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Related Story:Get in the Zone: 4 Guidelines for Successful Zone Defense
When you think about offense, you think about scoring goals. But you should focus more on the process than the end result.
Attacking the defense should be the your primary objective. Goals are the byproduct of doing it well.
Think of it from the defense’s perspective. Level 2 of the US Lacrosse Coaching Education Program instructs coaches to operate their defense on three principles:
Our defensive schemes for man-to-man, zone or a hybrid are all based on these three concepts.
As an offensive coach, you need to break our system. We’re opening up our playbook. Use these methods to attack our defense.
Most defenders working on ball will try to drop step with you as you dodge them, direct you down the alley or take away your strong hand. The key to attacking these defenders is to target their front hip or shoulder.
If you make a strong move to that front hip or shoulder, he or she will have to switch positions and end up on your backside as you shoot.
If the defender extends to make contact, emphasize driving through the check and forcing the defender to turn and run. The player on the offensive always has the momentum.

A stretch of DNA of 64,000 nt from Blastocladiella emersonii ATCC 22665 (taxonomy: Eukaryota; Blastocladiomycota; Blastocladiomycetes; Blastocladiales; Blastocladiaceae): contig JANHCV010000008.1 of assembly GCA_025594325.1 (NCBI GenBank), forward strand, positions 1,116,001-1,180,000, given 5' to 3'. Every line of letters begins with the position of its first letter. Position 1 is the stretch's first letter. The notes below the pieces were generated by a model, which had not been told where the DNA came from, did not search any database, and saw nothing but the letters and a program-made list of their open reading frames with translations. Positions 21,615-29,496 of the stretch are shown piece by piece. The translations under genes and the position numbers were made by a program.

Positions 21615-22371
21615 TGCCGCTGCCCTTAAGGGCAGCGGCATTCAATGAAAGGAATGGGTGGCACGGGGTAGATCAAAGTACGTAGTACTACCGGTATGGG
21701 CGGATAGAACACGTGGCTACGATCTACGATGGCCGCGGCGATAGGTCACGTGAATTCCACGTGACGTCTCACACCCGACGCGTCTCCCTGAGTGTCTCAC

Most defenders have to help to the center or adjacent to anticipate a slide. Your goal when attacking these off-ball defenders is to get close to them.
Too many offensive players are content to stay wide of the play to spread the offense out that they take themselves out of shooting and scoring range. Get up close to the defender and force him or her to play you. It will create a longer slide and you will have a better chance of cutting behind for a back-door opportunity when the defender looks away.
Your players should be taught to use a v-cut from center to pop out and get a pass as your team moves the ball around. This move will just get them closer.
Crease play works best when feeds are coming from behind or adjacent to the goal. Feeds from up top force the recipient to turn away from the goal and then back to it, wasting valuable time. Plus, it leaves your player vulnerable to trail checks and defenders closing in on the crease.
When the ball is up top or behind the cage, crease players should move laterally (east and west) when looking to catch and shoot. When the ball is on a wing, crease players should move perpendicularly (north and south).
Our defenders position their feet towards the ball when in the middle to slide outside and support the on-ball situation. It makes the first and second slides more difficult when your players move this way. They have to pick a focus – ball or man. Don’t make it easy for us inside. Move to get open or to confuse the help defense.
An edited version of this story appeared in the June 2012 edition of Lacrosse Magazine, the flagship publication of US Lacrosse. To start your subscription, become a member of US Lacrosse today.
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